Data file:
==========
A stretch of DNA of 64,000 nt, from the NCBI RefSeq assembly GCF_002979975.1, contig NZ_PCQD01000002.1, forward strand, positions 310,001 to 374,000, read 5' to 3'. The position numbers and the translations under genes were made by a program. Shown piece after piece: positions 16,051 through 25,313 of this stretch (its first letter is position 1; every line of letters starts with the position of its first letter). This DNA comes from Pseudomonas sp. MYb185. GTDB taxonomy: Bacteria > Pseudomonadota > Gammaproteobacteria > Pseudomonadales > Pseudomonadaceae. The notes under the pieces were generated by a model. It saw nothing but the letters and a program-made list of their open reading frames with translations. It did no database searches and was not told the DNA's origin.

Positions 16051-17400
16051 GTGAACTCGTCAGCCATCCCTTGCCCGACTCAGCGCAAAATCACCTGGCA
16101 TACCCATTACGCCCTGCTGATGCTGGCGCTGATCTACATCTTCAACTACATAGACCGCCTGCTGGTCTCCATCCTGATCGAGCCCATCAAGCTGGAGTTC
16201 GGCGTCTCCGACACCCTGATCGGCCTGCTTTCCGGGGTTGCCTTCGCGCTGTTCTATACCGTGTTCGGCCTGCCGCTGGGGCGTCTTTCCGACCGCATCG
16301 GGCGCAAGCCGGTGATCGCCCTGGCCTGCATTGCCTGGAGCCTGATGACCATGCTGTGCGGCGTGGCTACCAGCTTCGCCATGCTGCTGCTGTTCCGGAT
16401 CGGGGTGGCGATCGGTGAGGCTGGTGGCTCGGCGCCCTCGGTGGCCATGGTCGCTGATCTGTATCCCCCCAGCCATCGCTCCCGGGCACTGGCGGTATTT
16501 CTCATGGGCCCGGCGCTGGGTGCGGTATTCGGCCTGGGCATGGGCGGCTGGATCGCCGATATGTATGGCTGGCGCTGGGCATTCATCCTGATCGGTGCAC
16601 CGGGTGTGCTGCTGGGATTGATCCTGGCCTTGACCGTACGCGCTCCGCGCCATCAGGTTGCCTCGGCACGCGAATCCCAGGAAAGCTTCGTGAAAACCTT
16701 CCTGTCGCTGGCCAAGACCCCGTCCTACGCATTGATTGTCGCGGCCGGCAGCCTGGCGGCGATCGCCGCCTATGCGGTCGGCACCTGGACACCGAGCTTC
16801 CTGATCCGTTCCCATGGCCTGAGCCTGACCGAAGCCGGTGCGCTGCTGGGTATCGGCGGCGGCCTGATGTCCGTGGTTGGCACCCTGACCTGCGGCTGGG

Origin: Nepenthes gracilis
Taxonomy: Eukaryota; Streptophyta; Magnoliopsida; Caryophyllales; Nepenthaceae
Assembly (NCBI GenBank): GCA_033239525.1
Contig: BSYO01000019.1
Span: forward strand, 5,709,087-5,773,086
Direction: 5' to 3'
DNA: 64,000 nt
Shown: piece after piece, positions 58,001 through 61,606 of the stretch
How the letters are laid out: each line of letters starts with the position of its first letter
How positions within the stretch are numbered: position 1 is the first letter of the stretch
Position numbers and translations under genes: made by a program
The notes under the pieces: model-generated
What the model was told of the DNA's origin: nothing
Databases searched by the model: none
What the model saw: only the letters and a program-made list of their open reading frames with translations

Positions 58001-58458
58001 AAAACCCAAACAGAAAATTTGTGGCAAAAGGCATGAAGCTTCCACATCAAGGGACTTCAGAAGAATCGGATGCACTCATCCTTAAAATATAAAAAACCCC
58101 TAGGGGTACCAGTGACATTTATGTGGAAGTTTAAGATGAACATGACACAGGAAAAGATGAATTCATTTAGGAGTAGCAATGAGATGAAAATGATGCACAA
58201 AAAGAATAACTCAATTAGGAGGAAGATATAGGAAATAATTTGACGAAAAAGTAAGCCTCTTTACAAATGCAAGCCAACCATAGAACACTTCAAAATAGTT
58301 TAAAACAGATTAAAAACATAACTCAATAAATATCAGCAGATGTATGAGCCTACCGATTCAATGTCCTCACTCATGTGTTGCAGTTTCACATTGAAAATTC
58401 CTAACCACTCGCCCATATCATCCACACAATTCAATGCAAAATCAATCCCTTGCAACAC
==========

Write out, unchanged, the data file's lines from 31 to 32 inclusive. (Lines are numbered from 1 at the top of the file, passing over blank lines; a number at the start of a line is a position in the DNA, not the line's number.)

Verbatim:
58301 TAAAACAGATTAAAAACATAACTCAATAAATATCAGCAGATGTATGAGCCTACCGATTCAATGTCCTCACTCATGTGTTGCAGTTTCACATTGAAAATTC
58401 CTAACCACTCGCCCATATCATCCACACAATTCAATGCAAAATCAATCCCTTGCAACAC